Our smaller patients frequently suffer from luxating patellas, a dislocated knee. This condition is common in many small and toy breed dogs, most notably the Toy Poodle and Yorkshire Terrier. Though not as common, cats can also suffer from luxating patellas.
The knee joint is comprised of four bones, the femur, patella, tibia, and fibula. Just like a human knee, large tendons hold the patella in place. The patella sits in the patellar groove on the front of the femur. In a normal knee, the patella moves up and down in its groove as the knee straightens and extends.
In a knee with patellar luxation, the patella dislocates out of its groove to the inside or outside of the groove. About 75% of patients have patellas that move to the inside of the leg. Over time this movement causes wear to the cartilage that covers the knee joint. This can cause pain and degenerative joint disease.
The most common sign of luxating patellas is intermittent rear limb lameness ranging from a limp to non-weight bearing. Diagnosis can be made by feeling the movement of the patella or visually on radiographs. Once diagnosed, this condition is classified into one of four grades.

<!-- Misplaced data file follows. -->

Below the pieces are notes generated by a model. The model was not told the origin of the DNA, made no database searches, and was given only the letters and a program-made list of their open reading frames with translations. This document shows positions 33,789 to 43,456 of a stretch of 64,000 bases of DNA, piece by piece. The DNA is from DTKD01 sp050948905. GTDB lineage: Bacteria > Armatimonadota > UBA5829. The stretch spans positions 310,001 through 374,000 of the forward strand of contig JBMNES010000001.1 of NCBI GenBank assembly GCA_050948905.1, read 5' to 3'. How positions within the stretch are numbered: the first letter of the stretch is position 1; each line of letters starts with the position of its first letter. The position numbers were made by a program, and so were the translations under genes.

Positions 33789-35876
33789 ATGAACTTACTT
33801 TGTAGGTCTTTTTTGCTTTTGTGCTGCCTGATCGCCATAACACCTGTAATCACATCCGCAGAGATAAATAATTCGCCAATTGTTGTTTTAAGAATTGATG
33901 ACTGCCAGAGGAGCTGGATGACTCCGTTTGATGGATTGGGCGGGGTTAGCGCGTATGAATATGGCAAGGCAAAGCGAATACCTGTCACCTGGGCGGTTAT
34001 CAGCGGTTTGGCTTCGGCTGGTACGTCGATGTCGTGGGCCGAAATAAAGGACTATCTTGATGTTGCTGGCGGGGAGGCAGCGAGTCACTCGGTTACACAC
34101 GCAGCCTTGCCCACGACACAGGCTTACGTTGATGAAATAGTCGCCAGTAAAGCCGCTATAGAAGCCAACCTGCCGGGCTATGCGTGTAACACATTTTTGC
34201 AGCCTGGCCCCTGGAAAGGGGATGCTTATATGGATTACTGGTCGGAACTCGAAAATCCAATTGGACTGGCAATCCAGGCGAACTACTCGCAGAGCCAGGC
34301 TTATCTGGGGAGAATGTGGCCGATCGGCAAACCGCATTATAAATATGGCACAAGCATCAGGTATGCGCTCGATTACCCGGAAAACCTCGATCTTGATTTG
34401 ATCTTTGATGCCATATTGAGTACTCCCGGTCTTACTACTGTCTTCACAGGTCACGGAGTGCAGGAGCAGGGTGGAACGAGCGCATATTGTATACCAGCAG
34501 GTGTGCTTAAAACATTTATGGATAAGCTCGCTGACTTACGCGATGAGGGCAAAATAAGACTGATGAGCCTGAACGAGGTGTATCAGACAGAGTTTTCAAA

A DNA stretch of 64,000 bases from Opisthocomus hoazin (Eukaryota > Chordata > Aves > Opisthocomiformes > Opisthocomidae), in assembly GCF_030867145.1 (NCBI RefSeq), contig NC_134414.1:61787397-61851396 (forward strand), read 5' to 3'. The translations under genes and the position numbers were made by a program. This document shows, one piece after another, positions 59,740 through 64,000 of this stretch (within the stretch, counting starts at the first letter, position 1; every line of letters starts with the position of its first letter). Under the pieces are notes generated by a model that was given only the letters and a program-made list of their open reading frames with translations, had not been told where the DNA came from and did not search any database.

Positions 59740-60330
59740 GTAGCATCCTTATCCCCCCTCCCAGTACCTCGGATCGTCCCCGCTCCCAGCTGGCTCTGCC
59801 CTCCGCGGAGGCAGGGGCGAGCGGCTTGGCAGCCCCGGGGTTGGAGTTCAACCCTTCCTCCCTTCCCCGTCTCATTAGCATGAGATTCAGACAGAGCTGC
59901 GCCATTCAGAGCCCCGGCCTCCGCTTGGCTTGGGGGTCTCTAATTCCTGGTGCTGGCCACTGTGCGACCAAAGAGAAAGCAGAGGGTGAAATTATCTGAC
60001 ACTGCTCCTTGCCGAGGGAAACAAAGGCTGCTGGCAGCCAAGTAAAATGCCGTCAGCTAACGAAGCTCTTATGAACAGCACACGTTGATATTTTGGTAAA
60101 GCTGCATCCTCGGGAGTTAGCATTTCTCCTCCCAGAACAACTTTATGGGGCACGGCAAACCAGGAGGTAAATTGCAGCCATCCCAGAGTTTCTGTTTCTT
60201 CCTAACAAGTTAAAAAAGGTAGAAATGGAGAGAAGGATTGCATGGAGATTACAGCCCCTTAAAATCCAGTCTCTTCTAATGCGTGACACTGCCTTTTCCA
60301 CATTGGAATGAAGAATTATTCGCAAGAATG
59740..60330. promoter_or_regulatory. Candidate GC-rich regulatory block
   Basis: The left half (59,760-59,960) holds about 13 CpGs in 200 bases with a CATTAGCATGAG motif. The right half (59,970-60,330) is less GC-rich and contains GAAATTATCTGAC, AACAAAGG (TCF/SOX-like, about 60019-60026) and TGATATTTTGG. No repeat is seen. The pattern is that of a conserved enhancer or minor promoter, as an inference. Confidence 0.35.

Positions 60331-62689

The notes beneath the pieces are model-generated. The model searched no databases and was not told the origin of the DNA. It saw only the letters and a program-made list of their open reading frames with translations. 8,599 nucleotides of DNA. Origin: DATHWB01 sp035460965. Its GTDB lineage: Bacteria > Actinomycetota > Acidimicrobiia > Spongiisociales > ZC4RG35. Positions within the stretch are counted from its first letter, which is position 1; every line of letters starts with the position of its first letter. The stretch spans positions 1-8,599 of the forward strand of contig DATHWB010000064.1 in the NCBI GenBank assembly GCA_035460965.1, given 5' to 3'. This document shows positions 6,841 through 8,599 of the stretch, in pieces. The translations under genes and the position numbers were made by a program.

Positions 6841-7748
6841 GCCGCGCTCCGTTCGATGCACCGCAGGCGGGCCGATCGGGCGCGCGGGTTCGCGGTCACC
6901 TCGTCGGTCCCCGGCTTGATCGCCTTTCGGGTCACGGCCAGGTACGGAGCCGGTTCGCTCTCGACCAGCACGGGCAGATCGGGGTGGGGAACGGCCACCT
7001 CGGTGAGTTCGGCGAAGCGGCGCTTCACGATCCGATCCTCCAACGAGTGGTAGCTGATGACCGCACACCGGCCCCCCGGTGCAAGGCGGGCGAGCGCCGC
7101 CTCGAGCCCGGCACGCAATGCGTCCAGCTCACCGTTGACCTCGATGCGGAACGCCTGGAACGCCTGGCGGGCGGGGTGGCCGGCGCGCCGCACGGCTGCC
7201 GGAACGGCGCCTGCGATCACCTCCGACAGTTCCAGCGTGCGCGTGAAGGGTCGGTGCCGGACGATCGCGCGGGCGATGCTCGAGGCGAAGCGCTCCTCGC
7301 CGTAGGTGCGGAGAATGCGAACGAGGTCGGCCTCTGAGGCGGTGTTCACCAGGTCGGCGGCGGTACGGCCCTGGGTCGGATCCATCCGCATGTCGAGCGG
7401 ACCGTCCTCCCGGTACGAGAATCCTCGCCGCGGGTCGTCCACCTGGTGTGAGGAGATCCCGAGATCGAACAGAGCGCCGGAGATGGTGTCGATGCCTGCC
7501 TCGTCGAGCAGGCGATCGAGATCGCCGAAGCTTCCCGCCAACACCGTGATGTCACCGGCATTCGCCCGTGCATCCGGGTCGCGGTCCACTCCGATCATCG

- Grade I patellar luxation rarely shows clinical signs. Diagnosis is most often made during yearly preventative health exams by manually moving the patellar out of position. However it will spontaneously correct itself.
- Grade II may appear as a skip in the pet’s gait. The patella will move out of place as they are running then slip quickly back into place. When diagnosing, the patella will move in and out on its own as the leg is bent and straightened.
- Grade III and IV are uncomfortable for the pets and affect their gait significantly. Pets may limp or not place any weight on the limb. When diagnosing a grade III the patella will move out of place when the leg is bent and straightened and needs to be manually replaced. With grade IV the patella will move out of place and cannot be replaced manually.
Treatment is based on the grade of luxation. Grade I luxation rarely requires treatment. Grade II are evaluated on a case by case basis, and may respond well to anti-inflammatory medications. Grade III and IV generally require surgical correction. There are two procedures to correct a luxating patella. The first involves deepening the groove the patella sits in. The second repositions a part of the tibia which straightens the leg, reducing the tension pulling the patella out of place.
Prognosis is usually good for all pets suffering from patellar luxation. Changes to exercise routines, medications, and surgical treatments can help alleviate any discomfort a pet may suffer from this condition.